R emember the glory days of British business when our industrial cities were the pride of the nation and we exported cars across the world? Not so long ago the UK was a manufacturing superpower, leading the way in technology and innovation.
The perception may be that those days are long gone thanks to ferocious competition from emerging economies, but investors can still make handsome returns from "buying British" as this island is home to more than enough global giants and fast-growing younger companies.
The question is how to get exposure. Is it best to opt for a broad-based investment fund tracking a major index or buying into a handful of individual stocks instead? In addition, should investors opting for the latter choose well-established names or those with smaller market capitalisations?
According to Geoff Penrice, an independent financial adviser with Honister Partners, it all depends on whether an individual wants pure exposure to the domestic economy, because many of the UK's largest stocks earn the majority of their revenue from overseas markets.
"Britain still boasts many world- class companies in fields such as aerospace, drugs, technology, oil and banking," he says. "Just think of names such as Rolls Royce, Vodafone, BP, HSBC, Rio Tinto, British American Tobacco and GlaxoSmithKline, but they do a lot of business in other countries."
It is a fair point. These household names may officially be UK companies – or at least listed on the Stock Exchange – but they are also multi-billion pound giants in their respective sectors with diversified income streams stretching around the globe. Very few derive much revenue from the UK.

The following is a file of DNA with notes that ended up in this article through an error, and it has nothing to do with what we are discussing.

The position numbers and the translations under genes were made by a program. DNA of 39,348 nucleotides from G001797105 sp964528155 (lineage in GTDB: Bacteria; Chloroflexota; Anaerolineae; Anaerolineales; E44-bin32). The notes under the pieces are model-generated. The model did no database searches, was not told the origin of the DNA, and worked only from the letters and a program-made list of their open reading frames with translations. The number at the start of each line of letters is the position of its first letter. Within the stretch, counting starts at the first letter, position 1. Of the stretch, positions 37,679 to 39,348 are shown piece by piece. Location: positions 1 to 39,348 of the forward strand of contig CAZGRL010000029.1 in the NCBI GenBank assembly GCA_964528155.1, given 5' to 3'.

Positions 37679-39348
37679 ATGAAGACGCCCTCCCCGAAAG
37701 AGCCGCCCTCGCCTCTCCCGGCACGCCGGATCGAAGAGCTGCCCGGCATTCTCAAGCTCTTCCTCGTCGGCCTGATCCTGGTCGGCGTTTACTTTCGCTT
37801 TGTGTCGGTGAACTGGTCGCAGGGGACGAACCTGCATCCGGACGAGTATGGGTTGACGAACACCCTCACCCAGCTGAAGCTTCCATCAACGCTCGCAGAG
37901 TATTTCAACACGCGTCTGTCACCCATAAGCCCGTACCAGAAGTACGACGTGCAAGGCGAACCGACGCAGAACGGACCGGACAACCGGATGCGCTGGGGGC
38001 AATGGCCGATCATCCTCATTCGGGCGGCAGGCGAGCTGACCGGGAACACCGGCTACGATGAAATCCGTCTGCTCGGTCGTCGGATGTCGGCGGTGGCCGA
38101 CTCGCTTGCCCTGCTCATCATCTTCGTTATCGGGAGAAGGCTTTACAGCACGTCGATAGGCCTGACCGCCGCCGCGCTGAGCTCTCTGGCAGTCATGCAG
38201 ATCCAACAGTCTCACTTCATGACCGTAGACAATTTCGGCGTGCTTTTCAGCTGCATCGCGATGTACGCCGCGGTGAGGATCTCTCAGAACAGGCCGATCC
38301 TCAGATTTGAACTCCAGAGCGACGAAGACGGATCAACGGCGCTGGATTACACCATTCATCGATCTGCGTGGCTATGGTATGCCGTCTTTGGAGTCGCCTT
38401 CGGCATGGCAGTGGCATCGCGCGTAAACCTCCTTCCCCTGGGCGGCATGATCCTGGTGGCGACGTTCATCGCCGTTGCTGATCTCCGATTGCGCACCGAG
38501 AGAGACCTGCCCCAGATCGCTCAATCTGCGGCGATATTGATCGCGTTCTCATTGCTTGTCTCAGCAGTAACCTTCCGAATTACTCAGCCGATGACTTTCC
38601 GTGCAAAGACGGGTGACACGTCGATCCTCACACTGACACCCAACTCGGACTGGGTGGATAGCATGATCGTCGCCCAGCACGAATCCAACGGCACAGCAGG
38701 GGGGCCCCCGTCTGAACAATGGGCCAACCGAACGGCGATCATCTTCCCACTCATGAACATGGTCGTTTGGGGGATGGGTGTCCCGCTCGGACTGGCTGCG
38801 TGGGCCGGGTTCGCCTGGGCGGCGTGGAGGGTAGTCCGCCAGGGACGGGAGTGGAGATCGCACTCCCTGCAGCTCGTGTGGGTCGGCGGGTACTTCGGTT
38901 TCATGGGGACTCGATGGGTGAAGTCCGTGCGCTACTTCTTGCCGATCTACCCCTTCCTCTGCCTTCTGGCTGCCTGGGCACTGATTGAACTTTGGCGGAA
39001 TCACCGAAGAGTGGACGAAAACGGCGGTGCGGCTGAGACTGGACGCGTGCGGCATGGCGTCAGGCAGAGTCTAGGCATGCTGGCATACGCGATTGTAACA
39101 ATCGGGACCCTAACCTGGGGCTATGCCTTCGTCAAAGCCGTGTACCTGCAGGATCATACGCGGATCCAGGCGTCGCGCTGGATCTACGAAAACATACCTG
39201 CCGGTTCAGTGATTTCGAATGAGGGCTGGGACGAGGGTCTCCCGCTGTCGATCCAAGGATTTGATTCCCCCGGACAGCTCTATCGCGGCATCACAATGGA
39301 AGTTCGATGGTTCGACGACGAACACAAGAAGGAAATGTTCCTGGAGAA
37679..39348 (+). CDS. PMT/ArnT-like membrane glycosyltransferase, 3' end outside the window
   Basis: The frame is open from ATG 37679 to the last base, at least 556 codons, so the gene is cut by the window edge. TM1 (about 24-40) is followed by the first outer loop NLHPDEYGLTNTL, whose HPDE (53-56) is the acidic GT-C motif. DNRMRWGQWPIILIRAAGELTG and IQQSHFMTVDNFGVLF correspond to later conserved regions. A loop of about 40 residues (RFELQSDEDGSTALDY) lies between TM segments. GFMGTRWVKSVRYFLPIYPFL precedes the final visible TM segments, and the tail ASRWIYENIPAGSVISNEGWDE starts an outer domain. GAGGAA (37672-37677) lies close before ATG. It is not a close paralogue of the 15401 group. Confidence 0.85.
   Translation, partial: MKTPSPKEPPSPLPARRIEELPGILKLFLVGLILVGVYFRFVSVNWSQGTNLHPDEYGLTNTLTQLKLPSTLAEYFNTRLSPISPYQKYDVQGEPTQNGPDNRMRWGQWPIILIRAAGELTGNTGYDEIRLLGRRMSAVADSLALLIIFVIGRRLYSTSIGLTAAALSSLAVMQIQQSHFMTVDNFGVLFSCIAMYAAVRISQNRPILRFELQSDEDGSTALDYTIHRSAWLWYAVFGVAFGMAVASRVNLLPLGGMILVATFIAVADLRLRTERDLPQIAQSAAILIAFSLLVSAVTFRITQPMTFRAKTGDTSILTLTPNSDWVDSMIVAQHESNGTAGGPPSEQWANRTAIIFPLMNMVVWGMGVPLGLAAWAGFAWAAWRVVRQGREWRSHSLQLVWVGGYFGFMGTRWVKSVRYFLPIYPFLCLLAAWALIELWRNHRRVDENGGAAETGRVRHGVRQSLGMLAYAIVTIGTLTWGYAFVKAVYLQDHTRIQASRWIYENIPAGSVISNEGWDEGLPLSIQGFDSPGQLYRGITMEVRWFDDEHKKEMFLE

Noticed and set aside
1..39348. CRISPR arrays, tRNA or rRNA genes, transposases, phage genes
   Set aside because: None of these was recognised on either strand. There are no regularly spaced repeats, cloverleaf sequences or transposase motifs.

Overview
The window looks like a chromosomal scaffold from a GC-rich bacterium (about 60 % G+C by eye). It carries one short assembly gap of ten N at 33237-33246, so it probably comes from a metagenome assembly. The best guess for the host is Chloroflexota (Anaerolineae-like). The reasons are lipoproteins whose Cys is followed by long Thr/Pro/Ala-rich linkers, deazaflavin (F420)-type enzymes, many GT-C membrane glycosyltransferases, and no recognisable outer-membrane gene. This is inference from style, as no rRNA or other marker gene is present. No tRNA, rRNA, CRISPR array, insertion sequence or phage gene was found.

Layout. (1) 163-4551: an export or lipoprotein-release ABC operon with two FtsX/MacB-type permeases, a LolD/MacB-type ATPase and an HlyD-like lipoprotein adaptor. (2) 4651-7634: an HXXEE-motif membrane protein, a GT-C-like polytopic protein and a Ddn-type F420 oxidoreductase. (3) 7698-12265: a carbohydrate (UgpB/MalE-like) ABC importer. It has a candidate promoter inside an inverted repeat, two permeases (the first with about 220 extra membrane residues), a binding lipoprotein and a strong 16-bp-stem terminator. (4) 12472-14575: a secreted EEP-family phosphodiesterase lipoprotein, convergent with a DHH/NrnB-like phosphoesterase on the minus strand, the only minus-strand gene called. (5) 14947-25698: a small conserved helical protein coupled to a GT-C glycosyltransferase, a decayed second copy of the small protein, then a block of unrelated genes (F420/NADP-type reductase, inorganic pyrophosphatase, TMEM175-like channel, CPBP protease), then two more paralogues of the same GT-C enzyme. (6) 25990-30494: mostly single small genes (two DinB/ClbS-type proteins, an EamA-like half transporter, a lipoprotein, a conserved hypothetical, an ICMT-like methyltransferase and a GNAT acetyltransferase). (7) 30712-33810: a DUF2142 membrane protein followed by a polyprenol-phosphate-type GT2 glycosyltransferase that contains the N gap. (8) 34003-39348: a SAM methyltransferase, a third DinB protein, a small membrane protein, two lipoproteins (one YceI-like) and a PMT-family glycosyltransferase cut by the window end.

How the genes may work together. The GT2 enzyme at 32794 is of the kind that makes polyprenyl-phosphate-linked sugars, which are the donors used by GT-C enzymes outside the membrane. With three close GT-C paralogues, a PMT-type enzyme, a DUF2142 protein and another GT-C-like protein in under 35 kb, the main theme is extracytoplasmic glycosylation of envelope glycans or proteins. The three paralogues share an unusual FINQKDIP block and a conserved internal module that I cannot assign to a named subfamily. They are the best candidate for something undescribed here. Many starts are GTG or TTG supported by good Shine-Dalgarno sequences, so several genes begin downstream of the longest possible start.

One such interesting name is supermarket chain Tesco, according to Tineke Frikkee, manager of the Newton Higher Income fund. "It's still very much perceived and rated as a domestic business, yet the ex-UK part of its business is growing nicely," she says. "People tend to ignore the millions of pounds it has invested outside the UK with all the stores in the likes of Poland."
Another example of a supposedly domestic company with a more global reach is FirstGroup, the bus and rail company. "It is also perceived as a business that transports commuters and leisure customers around the UK but it does have about 40 per cent of its business in the US," she adds.
Pros and cons of domestic UK stocks
Therefore, anyone wanting more focused domestic exposure will have to either move further down the market capitalisation scale or concentrate on finding companies which deal in products and services that are an essential part of life for UK consumers but not readily exported.
There are pros and cons with this approach because smaller companies often focus exclusively on the UK market because they are not big enough to expand or sell their products overseas, points out Patrick Connolly, head of communications at AWD Chase de Vere. "This means they will be significantly impacted by the UK economy," he says. "If it makes steady progress then these companies have the potential to do well. However, if the economy stutters, or even falls back into recession, then smaller companies are more likely to perform badly."
They are also at the behest of interest rate movements. "If rates rise then this is generally bad news for companies that derive their income from the UK because their cost of borrowing will go up and their prospective clients may cut back spending," he adds. "With interest rates at historically low levels, at some point they will rise and this will be bad news for domestically orientated companies."
One advantage of UK-listed stocks is that they are denominated in sterling, which means there is less currency risk. However, as many derive at least some of their revenue from overseas, currency movements are still likely to indirectly impact on an investor's overall return.
What sectors to consider?
Whether it makes sense to buy a domestically oriented company depends largely on the outlook for the home market, and it is fair to say there is a degree of uncertainty in this respect as far as the UK is concerned, according to Simon James, founding partner of Gore Browne Investment Management
"We're going to have pretty low growth for years to come, which is a function of UK indebtedness," he says. "There will be constraint upon domestic consumption so we should expect economic growth to progress at a slower rate than to which we have become accustomed to over the last 20 years. That causes us to be pretty wary of domestic consumption companies."